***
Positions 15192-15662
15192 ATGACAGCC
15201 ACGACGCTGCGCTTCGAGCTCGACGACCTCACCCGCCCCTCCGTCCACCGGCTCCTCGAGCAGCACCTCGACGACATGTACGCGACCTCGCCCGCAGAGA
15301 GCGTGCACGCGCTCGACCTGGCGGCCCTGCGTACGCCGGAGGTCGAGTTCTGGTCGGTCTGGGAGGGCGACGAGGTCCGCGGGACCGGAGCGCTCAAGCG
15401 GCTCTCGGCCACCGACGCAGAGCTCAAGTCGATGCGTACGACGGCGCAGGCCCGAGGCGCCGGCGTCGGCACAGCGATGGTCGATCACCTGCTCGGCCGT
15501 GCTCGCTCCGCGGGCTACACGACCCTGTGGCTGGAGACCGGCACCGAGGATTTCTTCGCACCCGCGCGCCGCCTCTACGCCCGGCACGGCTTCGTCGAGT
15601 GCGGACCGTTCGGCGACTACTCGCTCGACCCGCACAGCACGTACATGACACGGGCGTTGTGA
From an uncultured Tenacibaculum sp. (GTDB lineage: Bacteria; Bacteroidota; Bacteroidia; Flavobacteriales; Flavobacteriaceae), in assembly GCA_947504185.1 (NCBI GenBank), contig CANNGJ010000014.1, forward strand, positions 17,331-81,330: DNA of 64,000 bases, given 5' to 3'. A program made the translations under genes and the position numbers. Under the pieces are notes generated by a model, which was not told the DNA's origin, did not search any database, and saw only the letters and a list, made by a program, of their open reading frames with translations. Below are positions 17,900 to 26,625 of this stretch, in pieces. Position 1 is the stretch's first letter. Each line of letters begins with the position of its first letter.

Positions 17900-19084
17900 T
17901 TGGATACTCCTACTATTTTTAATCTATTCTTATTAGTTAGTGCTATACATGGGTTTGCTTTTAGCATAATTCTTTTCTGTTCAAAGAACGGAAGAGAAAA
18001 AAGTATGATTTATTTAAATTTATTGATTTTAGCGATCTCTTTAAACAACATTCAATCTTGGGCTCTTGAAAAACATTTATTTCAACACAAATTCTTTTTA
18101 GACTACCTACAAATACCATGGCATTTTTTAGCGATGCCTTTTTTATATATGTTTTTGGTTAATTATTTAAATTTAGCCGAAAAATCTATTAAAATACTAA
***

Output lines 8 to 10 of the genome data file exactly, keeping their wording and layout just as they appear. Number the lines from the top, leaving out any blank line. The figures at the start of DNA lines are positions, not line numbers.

From an uncultured Tenacibaculum sp. (GTDB lineage: Bacteria; Bacteroidota; Bacteroidia; Flavobacteriales; Flavobacteriaceae), in assembly GCA_947504185.1 (NCBI GenBank), contig CANNGJ010000014.1, forward strand, positions 17,331-81,330: DNA of 64,000 bases, given 5' to 3'. A program made the translations under genes and the position numbers. Under the pieces are notes generated by a model, which was not told the DNA's origin, did not search any database, and saw only the letters and a list, made by a program, of their open reading frames with translations. Below are positions 17,900 to 26,625 of this stretch, in pieces. Position 1 is the stretch's first letter. Each line of letters begins with the position of its first letter.

Positions 17900-19084
17900 T